Monthly Archives: September 2013

To Self Publish or Not To Self Publish? That Is the Question

With so many changes occurring in the publishing industry, there is a lot of talk about whether or not traditional publishing is still the best way to go for new authors. Of course a plus to self publishing is having complete creative control over your product, but does one just wake up and decide to self publish over taking the traditional route? And what factors go into making that decision? Well according to an article entitled “DIY Book Publishing: Is It Worth It To Self-Publish” Michelle Alerte explores those very questions with three different authors and the overall consensus was that self-publishing was done out of necessity and not as a first choice.

Song of the Shaman author, Annette Leach, turned to self publishing due to the inability to find a publishing company that was willing to not only take a chance on a new author, but one with a book that she categorized as a metaphysical historical fiction. Leach started her own publishing company, MindPress Media, hired editors to review her work, utilized the services of and BookBaby for cover art and e-book distribution and turned to Ingram Spark, a reputable printing company, to print her books on demand. Over a ten month period, she spent no more than $5,000 which included the cost of starting her own company.

Marlen Suyapa Bodden, author of The Wedding Gift, wanted to take the traditional publishing route mainly for access to superior editors, but after being turned down close to one hundred times due to publishers stating that they “could not sell a book about slavery”, self publishing was the only way to go. Bodden published her book through’s Create Space (previously called Book Surge) in 2009, hired a PR company to help with marketing and put in the leg work of promoting her book for about two to three years. By 2012, her book had made it onto the Wall Street Journal bestseller list which definitely proved those one hundred publishers who turned her down were sadly mistaken about her books selling potential.

Nana Salone’s Game, Set, Match was published through Wild Rose Press in 2010, but due to creative differences on the cover art and little to no marketing support, the book only generated $52 in its first quarter. Such low sales are completely unexpected and unacceptable when taking the traditional publishing route. Salone chose to re-release the self published version of her book with a cover of her choosing in 2012 and made that same amount within two hours as she had with Wild Rose Press and has been hooked on the idea of self publishing ever since. Her Hot In Stilettos book, which is the first in a three book Stiletto series, made it onto the USA Today bestselling list.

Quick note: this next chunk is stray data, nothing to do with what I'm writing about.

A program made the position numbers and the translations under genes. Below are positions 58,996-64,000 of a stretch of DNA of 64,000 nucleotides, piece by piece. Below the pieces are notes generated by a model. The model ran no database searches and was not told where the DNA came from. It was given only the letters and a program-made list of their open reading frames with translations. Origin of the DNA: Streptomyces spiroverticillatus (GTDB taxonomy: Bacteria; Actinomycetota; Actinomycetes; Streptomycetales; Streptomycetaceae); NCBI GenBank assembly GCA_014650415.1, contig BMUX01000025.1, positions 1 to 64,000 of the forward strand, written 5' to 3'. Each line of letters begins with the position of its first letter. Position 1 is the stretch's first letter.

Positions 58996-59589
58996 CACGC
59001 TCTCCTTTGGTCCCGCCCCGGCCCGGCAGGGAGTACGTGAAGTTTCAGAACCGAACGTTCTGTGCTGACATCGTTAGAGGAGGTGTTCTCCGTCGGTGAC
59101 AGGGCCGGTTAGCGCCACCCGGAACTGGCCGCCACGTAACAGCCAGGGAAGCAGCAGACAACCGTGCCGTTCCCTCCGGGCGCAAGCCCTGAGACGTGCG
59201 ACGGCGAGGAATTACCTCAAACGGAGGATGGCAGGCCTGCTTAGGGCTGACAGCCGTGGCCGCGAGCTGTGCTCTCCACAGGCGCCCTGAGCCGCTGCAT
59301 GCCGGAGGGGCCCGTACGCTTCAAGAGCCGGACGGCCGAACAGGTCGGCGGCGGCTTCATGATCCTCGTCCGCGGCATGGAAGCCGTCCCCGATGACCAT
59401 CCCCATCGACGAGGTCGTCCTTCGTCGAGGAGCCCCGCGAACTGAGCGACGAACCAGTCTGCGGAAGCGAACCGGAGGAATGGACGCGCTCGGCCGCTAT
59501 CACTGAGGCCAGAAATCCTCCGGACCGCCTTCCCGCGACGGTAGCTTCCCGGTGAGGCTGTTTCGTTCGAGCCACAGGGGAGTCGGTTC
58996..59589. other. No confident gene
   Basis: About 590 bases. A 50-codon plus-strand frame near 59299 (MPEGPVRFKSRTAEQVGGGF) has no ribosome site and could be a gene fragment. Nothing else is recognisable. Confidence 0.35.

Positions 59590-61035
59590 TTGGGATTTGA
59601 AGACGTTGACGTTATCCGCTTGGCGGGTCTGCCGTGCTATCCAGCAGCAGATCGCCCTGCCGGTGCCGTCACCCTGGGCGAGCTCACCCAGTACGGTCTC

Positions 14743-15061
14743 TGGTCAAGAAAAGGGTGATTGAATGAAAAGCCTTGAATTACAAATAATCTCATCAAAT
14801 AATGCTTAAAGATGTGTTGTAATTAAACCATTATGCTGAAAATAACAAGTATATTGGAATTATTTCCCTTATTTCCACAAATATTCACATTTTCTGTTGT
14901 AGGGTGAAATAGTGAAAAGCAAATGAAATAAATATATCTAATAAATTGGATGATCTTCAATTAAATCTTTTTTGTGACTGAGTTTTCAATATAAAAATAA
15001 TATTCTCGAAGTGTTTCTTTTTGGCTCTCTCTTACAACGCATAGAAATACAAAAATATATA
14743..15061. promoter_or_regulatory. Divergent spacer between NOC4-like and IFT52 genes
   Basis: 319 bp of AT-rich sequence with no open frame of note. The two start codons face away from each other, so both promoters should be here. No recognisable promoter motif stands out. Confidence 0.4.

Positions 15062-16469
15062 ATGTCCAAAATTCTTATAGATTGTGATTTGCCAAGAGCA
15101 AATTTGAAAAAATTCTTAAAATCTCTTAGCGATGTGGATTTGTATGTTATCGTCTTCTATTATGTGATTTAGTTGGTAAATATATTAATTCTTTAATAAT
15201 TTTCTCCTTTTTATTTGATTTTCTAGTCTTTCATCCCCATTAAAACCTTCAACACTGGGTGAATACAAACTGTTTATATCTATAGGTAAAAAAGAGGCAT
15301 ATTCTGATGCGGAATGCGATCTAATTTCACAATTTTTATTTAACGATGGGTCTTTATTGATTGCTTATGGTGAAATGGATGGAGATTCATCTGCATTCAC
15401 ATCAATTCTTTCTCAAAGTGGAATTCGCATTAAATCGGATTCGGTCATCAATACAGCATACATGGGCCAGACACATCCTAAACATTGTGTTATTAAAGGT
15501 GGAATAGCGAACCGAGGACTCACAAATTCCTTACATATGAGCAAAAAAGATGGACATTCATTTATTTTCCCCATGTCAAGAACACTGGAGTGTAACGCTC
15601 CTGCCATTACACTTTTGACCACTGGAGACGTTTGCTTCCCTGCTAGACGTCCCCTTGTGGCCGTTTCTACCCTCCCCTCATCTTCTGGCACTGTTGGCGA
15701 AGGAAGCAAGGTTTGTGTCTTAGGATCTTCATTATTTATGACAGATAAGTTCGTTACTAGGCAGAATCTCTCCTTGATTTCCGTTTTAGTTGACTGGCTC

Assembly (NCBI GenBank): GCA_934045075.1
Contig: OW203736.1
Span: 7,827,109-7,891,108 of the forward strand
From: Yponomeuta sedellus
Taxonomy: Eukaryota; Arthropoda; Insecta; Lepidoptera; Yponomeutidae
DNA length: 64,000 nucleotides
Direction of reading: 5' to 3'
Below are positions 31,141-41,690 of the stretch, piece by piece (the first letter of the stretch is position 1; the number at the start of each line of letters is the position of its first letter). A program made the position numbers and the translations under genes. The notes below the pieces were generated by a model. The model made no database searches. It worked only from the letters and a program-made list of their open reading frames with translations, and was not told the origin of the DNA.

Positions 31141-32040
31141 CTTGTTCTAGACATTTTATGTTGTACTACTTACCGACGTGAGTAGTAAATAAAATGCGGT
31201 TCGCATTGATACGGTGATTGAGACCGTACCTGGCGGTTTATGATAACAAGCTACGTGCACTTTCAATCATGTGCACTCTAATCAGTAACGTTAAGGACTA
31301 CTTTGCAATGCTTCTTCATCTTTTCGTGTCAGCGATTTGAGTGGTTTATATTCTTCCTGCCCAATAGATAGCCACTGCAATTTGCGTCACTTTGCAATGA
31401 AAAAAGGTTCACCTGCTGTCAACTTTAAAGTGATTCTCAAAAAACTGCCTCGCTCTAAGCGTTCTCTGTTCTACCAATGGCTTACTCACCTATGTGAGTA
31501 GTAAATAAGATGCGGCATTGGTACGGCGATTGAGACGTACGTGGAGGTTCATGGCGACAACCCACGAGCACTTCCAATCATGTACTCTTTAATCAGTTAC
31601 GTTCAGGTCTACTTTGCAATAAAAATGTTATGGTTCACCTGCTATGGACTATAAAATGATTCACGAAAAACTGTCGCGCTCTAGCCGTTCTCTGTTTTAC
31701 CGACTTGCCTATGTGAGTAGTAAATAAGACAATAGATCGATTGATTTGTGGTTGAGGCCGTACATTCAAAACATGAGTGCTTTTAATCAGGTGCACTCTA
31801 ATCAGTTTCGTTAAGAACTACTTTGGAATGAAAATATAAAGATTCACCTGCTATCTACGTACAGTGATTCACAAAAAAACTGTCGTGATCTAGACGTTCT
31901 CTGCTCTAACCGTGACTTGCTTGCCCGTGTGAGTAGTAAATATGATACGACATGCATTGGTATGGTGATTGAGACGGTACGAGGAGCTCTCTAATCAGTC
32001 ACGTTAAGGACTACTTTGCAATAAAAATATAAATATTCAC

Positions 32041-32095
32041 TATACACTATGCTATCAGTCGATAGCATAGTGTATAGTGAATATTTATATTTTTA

Each of these authors were drawn to traditional publishing companies for different reasons, but it is important to note that they all saw value in taking the traditional publishing route. The problem appears to be that these authors were willing to step outside of their comfort zone to produce their work and publishing companies were not. It makes me wonder how many books these companies will miss out on publishing in the future simply because the book concepts do not fit within a cookie cutter image. By taking risks, these authors were able to see first hand on which areas of publishing they should focus in order to reach the most readers and generate decent sales. Publishing companies should use examples such as these to build their relationships with new authors and learn that it okay for them to take such risks as well.



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Issue 1: Publishers Adapting to the Changing Market

“Penguin Random House Makes Moves to Improve Bookseller and Reader Relations”

Since the July merger of Penguin and Random House, those in the publishing industry have been interested to see how the new publishing house will integrate the two companies and how they will fare in the face of internet giants like Amazon and Google. Penguin Random House was formed around the belief that fewer large publishers are better than many smaller publishers in such a competitive market. Now the largest consumer book publisher, Penguin Random House controls more than 25 percent of trade publishing. Of course, size isn’t everything, and some recent moves from Penguin Random House show how the company is working to improve their interaction with booksellers and engage their readership in innovative ways.